# Nonresponse problems

Assistant Professor em Dow University of Health Sciences
28 de Jan de 2019
1 de 16

### Nonresponse problems

• 1. Nonresponse Problems By Syed Yousaf Shah Assistant Professor ION-DUHS
• 2. Nonresponse • Elements that are selected in the sample, and that are also eligible for the survey, do not provide the required.
• 3. Types of Nonresponse • Unit nonresponse: a selected element does not provide any information at all. • Item nonresponse: a selected element does answer some questions, but not all of them.
• 4. Why is nonresponse a problem? • Smaller sample size. • Nonresponse bias due to selective nonresponse.
• 5. Causes of nonresponse • No-contact • Refusal • Not-able • Unprocessed
• 6. Response rates • Proportion of eligible elements in the sample for which a questionnaire has been completed: • nr/nE • Notation • nE = Number of eligible elements in the sample • nR = Number of eligible respondents • nE = nR + nNC + nRF + nNA • Initial sample size n = nE + nOC. • So nE = n – nOC. • Problem: over-coverage unknown for non-contacts.
• 7. Method 1: Comparison of Early to Late Respondents  Extrapolation based on statistical inferences  Operationally define ‘Late Respondents’  Last wave of respondents: Late Respondents  Compare early and late respondents based on key variables of interest.  If no difference, results can be generalized to larger population. METHODS FOR HANDLING NON-RESPONSE
• 8. Method 2: Using “Days to Respond” as a Regression Variable  “Days to respond” is coded as continuous variable and used as IV in regression equation.  Primary variables of interest are regressed on variable “Days to Respond”.  If not statistically significant: Assume that respondents are not different from non-respondents. METHODS FOR HANDLING NON-RESPONSE
• 9. Method 3: Compare Respondents to Non-Respondents Compute differences by sampling nonrespondents and working extra diligently to get their responses. Minimum 20% of responses from nonrespondents should be obtained. If fewer than 20% responses are obtained, Method 1 or 2 should be used by combining the results. METHODS FOR HANDLING NON-RESPONSE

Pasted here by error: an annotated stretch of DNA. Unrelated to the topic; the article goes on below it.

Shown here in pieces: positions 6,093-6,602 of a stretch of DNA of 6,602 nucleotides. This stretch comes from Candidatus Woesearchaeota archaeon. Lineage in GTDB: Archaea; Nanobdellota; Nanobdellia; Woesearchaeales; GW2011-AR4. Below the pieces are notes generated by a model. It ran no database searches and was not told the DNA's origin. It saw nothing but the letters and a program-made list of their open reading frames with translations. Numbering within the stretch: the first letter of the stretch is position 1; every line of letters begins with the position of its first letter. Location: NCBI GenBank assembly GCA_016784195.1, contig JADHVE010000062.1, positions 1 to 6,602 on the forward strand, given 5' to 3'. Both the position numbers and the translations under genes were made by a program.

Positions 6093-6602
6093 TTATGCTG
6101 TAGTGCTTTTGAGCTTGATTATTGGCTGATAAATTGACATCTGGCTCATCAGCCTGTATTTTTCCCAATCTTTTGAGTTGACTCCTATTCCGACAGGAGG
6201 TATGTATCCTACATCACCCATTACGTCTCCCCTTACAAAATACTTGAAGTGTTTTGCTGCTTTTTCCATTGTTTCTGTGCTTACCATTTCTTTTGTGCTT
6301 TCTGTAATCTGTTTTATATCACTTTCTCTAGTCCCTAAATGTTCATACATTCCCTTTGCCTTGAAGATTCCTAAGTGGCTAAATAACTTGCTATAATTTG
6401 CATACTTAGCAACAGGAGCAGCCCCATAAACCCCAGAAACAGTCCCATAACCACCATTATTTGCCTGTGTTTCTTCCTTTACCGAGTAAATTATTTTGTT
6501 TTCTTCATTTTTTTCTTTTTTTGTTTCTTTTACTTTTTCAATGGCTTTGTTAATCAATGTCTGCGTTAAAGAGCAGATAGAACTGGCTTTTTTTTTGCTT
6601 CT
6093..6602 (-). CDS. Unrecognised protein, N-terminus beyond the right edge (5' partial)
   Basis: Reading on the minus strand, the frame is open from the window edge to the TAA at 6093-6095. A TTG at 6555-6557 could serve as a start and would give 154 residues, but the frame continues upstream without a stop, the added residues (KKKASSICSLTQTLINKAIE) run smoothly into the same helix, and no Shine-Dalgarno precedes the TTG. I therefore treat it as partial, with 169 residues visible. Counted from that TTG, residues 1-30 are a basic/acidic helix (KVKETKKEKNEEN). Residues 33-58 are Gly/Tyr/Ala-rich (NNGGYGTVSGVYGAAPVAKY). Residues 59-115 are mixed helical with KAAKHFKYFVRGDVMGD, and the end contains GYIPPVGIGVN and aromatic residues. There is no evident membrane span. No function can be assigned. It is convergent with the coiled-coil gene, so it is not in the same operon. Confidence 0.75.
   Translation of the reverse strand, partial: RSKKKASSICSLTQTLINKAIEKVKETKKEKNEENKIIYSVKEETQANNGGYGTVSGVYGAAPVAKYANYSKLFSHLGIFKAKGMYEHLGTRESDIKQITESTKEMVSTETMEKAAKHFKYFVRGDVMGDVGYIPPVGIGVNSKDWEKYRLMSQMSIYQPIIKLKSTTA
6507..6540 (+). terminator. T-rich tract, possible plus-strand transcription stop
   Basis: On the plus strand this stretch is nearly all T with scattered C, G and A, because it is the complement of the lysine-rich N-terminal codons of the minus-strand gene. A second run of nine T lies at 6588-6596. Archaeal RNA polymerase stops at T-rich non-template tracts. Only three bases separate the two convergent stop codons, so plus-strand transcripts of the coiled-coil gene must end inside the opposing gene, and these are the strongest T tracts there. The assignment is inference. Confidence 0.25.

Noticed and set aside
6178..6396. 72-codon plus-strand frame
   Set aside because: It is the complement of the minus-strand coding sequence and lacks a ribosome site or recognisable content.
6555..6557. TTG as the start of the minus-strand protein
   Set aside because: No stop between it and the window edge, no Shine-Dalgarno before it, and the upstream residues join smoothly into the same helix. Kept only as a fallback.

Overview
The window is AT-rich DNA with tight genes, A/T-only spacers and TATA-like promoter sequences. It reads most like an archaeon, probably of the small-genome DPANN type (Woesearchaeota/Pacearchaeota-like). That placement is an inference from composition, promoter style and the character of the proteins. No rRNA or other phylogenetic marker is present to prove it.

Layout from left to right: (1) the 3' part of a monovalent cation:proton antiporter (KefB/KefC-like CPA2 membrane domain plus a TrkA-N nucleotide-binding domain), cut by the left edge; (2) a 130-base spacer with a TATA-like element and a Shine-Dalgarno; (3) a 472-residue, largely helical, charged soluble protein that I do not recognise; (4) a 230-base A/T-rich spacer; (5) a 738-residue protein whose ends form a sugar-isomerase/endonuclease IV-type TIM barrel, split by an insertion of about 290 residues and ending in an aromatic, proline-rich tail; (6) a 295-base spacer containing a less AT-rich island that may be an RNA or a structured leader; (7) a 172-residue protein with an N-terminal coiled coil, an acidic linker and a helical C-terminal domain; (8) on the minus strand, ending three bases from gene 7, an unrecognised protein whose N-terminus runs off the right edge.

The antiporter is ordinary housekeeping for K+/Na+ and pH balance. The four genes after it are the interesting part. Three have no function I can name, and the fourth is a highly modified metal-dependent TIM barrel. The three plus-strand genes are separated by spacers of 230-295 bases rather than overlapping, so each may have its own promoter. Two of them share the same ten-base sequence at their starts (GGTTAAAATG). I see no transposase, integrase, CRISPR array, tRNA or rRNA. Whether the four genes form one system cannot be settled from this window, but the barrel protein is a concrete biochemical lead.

• 10. Method 4: Compare Respondents on Characteristics known a priori  Compare respondents to population or characteristics known in advance  Describe similarities and differences. Method 5: Ignore Non-Response as a Threat to External Validity  If above methods are you can choose to ignore. METHODS FOR HANDLING NON-RESPONSE
• 11.  Missing data can be:  Due to preventable errors, mistakes, or lack of foresight by the researcher  Due to problems outside the control of the researcher  Deliberate, intended, or planned by the researcher to reduce cost or respondent burden  Due to differential applicability of some items to subsets of respondents Etc. Missing data
• 12. • Non-Response v/s Missing Data • Missing Data: Where valid values on one or more variables are not available for analysis. identify the the missing • Researchers primary concern is to patterns and relationships underlying data. • we need to understand process leading to missing data to take appropriate course of action. • Common in Social Research • More acute in experiments and surveys • Best way is to avoid it by planning and conscientious data collection. • Not uncommon to have some level of missing data. MISSING DATA
• 13. Lost data Reduces Statistical Power Meaningfully diminishes sample size Bias Parameter Estimates Correlations biased downwards Predictor scores affected Restrict Variance Central Tendency Biased PRIMARY PROBLEMS
• 14.  The data can be missing at three levels: 1. Item- level missingness 2. Construct- level missingness 3. Person-level missingness LEVELS OF MISSINGNESS
• 15. DETERMINE THE TYPE OF MISSING DATA  Is it under the control of researcher?  Is it ignorable?  Ignorable Missing Data  Expected  Remedies not needed  Allowance for missing data are inherent in the technique  Missing data is operating at random  Non—Ignorable Missing Data  Known to researchers: Some remedies if random  Unknown missing data: Process less easy, but remedies available PROCESS FOR IDENTIFYING MISSING DATA AND APPLYING REMEDIES
• 16. J. R. (2003). The handling of1. Dooley, L. M., & Lindner, nonresponse error. Human Resource Development Quarterly, 14(1), 99-110. 2. Roth, P. L. (1994). Missing data: A conceptual review for applied psychologists. Personnel psychology , 47(3), 537-560. 3. Blair, E., & Zinkhan, G. M. ( 2006). Nonresponse and generalizability in academic research. Journal of the Academy of Marketing Science , 34(1), 4-7. 4. Newman, D. A. (2014). Missing data five practical guidelines. Organizational Research Methods , 17(4), 372-411 . 5. Hair, J. F., Black, W. C., Babin, B. J., Anderson, R. E., & Tatham, R. L. (2006). Multivariate data analysis 6th Edition. New Jersey: Pearson Education . REFERENCES